Apple’s worst kept secret revealed

Apple frontman Steve Jobs and O2 UK’s Matthew Key were the CEO double act Tuesday morning at Apple’s flagship store on Regent Street, London, where an iPhone announcement as predictable as Jobs’ wardrobe (black turtleneck, jeans, stubble) was made.

It was revealed that the UK’s biggest mobile carrier had signed an exclusive multi-year deal, which even Key described as, “the worst kept secret” in O2’s history.

The iconic iPhone will launch in the UK November 9 and will retail at £269 on £35, £45 and £55 per month tariffs, with all subscribers tied into 18-month contracts.

The most interesting point of the announcement is that all tariffs will include unlimited data, meaning O2 will finally be catching up with its peers to offer a flat rate, all you can eat, data plan. The fair usage policy for data equates to around 1400 web page impressions per day, according to Key.

O2 will launch its flat rate data plans on October 1.

Not surprisingly, neither Jobs nor Key would be drawn on the subject of revenue share. It is rumoured in some quarters that Apple will take a cut of between 20 – 40 per cent of all revenues generated on the device, both data and voice.

As with the US, the UK device is EDGE and wifi-enabled. According to Jobs, this is mainly due to the fact that 3G chipsets are “powerhogs”. The Apple chief expects the situation to improve “late next year”, which we can assume is the timeframe he has in mind for the launch of 3G iPhone.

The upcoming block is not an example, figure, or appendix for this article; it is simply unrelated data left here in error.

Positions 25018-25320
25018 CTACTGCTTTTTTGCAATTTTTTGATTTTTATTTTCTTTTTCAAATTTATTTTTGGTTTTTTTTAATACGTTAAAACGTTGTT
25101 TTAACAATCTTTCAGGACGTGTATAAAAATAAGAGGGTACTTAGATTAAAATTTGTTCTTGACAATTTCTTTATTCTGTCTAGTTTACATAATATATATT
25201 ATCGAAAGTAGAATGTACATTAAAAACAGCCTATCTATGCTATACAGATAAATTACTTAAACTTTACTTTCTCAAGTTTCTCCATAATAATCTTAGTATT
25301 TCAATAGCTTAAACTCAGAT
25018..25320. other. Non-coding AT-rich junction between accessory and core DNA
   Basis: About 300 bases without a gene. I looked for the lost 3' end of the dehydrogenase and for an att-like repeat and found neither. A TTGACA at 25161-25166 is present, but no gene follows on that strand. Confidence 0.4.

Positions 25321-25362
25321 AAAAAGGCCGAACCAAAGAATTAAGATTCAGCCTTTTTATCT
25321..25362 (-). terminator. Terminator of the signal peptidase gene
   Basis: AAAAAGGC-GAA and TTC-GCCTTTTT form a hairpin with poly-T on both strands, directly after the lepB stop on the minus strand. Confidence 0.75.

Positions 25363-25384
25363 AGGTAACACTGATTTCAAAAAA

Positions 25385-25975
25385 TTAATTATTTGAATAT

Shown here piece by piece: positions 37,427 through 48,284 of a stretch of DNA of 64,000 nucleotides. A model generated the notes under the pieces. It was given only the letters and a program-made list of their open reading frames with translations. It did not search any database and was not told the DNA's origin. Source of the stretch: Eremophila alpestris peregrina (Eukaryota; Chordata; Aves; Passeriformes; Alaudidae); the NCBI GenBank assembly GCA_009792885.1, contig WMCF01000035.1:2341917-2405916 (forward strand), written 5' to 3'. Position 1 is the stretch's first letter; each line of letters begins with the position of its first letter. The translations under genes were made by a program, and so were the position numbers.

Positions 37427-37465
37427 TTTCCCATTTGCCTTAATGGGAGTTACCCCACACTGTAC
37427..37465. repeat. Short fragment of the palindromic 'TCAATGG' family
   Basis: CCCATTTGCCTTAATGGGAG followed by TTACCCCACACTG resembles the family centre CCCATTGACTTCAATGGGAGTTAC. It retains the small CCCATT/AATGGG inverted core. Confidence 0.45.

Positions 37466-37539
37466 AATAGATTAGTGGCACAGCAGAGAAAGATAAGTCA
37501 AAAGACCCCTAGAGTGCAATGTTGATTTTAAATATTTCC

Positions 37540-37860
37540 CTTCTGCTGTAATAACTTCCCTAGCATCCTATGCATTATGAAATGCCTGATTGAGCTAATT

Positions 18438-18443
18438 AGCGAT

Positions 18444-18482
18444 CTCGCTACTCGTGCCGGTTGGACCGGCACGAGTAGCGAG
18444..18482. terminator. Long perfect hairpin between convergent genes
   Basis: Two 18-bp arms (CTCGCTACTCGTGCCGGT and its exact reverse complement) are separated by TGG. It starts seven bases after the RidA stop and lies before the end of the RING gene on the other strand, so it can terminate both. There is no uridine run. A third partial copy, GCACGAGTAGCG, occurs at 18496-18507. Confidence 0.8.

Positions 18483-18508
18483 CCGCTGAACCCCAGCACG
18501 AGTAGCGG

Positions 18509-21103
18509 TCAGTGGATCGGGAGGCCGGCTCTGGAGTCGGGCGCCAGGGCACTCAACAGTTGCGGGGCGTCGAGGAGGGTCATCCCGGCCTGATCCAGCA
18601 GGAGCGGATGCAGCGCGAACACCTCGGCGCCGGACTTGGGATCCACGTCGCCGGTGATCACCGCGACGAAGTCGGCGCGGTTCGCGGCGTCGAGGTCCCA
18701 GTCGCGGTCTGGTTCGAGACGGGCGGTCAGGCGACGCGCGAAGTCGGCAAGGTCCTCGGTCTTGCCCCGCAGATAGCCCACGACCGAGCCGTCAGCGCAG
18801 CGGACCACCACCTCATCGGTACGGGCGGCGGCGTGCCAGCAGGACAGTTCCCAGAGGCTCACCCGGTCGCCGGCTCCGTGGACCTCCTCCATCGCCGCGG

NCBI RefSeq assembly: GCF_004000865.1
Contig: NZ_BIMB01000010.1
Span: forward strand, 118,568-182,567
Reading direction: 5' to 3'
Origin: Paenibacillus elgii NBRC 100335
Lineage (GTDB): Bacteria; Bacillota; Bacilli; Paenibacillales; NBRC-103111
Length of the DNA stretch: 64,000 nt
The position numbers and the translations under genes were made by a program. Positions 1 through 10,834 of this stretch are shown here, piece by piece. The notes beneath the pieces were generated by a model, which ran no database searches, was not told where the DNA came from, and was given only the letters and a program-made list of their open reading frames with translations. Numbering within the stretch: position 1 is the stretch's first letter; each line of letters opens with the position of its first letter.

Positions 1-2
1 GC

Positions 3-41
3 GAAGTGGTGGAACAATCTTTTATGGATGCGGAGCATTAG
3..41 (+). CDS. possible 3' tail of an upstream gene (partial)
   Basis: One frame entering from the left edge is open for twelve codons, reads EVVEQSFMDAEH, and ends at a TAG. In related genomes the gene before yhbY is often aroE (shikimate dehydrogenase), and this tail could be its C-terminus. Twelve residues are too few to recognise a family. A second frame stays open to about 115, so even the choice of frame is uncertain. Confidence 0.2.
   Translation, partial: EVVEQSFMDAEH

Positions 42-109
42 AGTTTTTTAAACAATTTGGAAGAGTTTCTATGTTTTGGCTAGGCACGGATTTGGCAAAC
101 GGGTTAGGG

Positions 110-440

O2’s Key suggested that the carrier’s network would be “north of 30 per cent” EDGE-enable at the time of launch, but would not be drawn on the level of investment required for the roll out. However, Key also added that, “we expect two out of three usage cases will be over wifi.” O2 already has a deal with wifi provider The Cloud that will give iPhone customers seamless access to 7500 hotspots around the UK.

Key would not divulge any subscriber targets but did say that market research had suggested that 80 per cent of the carrier’s high value customers would be interested or very interested in getting the device. While 40 per cent of subscribers from the operator’s UK rivals said they would consider switching provider in order to get their hands on an iPhone.

Of course, since its launch in the US, the iPhone has been successfully hacked and ported to other GSM networks, so switching operator is not an absolute necessity. Jobs said, “With these hackers it is a constant game of cat and mouse. I’m not sure whether we’re the cat or the mouse here, but as with the iPod’s DRM, it’s something we’re always looking at.”

The high UK price of the device was also defended by Jobs, who pointed the finger of blame in the direction of VAT and the “high cost of doing business over here”. The price will come down over time, he said: “There are no guarantees in technology. There will always be new models and price reductions. If you wait to buy always looking over the horizon, you’ll never get anything. I can guarantee that there will be price changes,” he said, contradicting himself nicely.

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